Connecticut Better Business Bureau urges consumers and businesses to begin digital spring cleaning. The safety of your personal and financial information can be stolen by hackers.
Identity theft is one of consumers’ leading concerns, with good reason. Recovering from ID theft can be a long, complex and potentially costly ordeal, something to consider this Saturday, which is Secure Your ID Day.
You may have unknowingly downloaded free software or gone on a site that slips a virus into your computer. They can steal your contacts, learn all of your logins and passwords and discover your bank’s, doctor’s or dentist’s contact information, which can help them to get you to reveal personal information by telephone or email.
Connecticut Better Business Bureau spokesman Howard Schwartz says we can lose all of our files, even if our computers are clean of malware.
“Hard drives have a limited lifespan and can suddenly corrupt your files. A mechanical problem such a crash may ruin your storage disk, and if you lose or drop your laptop or it is lost or stolen, all of your cherished photos, videos, emails and documents will be gone.”
BBB Tips for Digital Spring Cleaning
Keep software up to date – Those patches and updates often close security vulnerabilities. Install/apply operating system and software patches as soon as possible.
Back up your files – Storage drives are inexpensive and in a few minutes you will have copies of all of your files and other media so that if you get hacked, or if your computer is lost or stolen, you will still have those files.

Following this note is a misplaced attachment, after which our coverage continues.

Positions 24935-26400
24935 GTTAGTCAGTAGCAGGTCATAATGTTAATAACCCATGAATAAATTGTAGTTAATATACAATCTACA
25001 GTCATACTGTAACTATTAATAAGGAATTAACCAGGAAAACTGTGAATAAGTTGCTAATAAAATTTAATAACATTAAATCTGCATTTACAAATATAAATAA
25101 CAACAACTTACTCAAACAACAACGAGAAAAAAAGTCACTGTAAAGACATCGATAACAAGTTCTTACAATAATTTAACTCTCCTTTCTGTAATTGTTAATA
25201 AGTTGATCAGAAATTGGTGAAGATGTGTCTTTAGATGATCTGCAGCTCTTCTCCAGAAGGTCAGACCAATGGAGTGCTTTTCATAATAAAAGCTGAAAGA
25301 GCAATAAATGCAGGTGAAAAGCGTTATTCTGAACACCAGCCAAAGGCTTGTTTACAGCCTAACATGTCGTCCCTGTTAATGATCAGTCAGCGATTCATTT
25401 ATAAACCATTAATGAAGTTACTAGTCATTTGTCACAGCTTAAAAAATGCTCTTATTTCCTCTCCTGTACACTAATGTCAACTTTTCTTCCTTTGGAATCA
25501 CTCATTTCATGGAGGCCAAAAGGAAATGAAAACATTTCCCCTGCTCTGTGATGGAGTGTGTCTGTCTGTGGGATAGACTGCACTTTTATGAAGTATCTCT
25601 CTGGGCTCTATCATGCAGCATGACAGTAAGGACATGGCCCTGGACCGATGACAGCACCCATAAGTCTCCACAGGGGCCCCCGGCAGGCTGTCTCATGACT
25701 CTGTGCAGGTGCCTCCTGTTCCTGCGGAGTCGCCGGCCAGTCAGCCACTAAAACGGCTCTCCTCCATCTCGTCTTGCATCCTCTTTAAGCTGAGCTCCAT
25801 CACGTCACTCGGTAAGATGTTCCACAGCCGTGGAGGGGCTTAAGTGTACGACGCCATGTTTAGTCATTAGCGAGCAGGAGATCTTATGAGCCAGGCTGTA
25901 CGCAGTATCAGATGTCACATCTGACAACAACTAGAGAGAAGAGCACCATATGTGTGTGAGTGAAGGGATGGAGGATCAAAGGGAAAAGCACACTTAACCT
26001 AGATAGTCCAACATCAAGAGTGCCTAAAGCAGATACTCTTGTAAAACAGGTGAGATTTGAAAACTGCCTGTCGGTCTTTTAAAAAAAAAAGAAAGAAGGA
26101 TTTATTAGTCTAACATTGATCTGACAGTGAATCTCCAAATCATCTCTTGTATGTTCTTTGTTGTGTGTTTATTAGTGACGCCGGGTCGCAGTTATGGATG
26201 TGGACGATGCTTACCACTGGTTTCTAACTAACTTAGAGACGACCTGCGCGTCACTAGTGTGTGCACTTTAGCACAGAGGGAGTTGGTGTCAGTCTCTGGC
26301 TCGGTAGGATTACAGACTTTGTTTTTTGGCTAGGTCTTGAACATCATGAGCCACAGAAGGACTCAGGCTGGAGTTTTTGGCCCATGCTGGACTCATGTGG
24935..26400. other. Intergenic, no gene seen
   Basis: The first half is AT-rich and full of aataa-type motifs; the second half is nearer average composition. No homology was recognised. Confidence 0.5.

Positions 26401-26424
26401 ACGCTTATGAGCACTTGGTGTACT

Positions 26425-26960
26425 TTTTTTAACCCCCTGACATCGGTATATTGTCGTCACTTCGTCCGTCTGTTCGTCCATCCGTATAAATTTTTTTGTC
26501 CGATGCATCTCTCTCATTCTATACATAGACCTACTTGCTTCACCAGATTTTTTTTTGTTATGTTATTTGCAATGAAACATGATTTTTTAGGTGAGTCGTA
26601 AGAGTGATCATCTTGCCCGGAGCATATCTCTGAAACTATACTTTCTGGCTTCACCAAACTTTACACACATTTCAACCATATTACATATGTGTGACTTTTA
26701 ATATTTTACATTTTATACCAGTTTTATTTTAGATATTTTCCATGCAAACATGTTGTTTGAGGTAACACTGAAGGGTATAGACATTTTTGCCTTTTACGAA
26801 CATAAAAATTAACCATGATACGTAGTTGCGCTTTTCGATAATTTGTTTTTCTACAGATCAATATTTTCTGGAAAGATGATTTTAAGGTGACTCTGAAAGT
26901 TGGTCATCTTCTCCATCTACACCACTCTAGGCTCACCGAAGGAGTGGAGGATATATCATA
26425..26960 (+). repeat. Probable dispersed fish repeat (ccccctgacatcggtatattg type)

Secure smart devices – Your smartphone, tablet and all digital storage devices should be protected by a password and contain tracking software to enable you to find a lost or stolen device.
Lock the “digital doors” with software – Antivirus software is of little use if you don’t keep it updated and scan your device weekly for malware. If you don’t use your computer often, update and scan before you go online.
Fix Your Passwords – Millions of passwords and logins have been stolen in data breaches, and victims of computer-based fraud often admit they use the same password for multiple accounts, or a password that is easy to guess. Often, information contained in people’s passwords are taken from social media profiles, such as pet names or the names of family members.
Experts recommend a combination of upper and lower case letters, numerals and a symbol. Free password management software is available online. It can generate strong passwords, store them and log you in to your favorite sites automatically.